If you are unsure about the size of the backup disk to use, the general rule of thumb is to use one that is twice as big as your boot drive and any other attached data drives combined. Despite this, as we just mentioned you can get away with using a Time Machine drive that is only as big as the data on your disks, but remember that if the amount of data on-disk exceeds the capacity of your Time Machine drive at any point, Time Machine will not be able to back up anymore. As such, our recommendation is that you use a drive that is at least the size of your boot disk to avoid this potential error.
Matching your needs to a drive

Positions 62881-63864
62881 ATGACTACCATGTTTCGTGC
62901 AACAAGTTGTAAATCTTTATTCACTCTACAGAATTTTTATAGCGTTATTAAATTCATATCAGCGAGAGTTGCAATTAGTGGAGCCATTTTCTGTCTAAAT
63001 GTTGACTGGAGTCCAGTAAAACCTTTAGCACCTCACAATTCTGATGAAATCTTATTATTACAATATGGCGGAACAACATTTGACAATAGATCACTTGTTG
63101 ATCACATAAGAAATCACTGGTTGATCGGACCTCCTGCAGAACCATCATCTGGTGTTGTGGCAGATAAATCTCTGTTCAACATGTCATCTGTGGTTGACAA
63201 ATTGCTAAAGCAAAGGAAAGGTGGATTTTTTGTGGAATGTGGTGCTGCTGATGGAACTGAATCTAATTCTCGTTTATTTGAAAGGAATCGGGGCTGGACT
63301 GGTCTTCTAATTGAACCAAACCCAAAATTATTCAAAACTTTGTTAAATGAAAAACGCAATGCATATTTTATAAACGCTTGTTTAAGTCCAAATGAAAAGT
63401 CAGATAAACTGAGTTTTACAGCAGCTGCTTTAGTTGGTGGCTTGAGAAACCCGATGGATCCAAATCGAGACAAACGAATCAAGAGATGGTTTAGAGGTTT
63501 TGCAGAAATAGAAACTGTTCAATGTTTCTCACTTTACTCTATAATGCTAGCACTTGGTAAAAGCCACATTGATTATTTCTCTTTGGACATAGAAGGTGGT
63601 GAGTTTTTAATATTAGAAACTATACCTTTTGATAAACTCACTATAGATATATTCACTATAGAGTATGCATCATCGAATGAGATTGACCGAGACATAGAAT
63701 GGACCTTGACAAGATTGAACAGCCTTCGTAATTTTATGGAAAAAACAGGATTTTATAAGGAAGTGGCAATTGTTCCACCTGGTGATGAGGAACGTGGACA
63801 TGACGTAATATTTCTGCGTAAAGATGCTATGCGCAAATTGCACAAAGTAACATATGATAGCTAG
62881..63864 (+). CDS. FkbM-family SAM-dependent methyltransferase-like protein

The key in selecting a Time Machine drive is to note the difference in size between it and your working drives, and then see whether that difference will be adequate for your backup needs (keeping in mind that revolving backups will be dependent on the files you regularly edit, and not the total number of files on your disk). A 250GB boot drive with only 230GB being used (20GB free) and 500GB backup drive will give you 270GB of extra backup space on your Time Machine drive. The same is true for a 750GB boot drive (also with just 20GB free) that is paired with a 1,000GB backup drive: both will have 270GB of extra backup space available. If these two drive combinations are used for identical day-to-day working purposes, they will give you the exact same number of backups.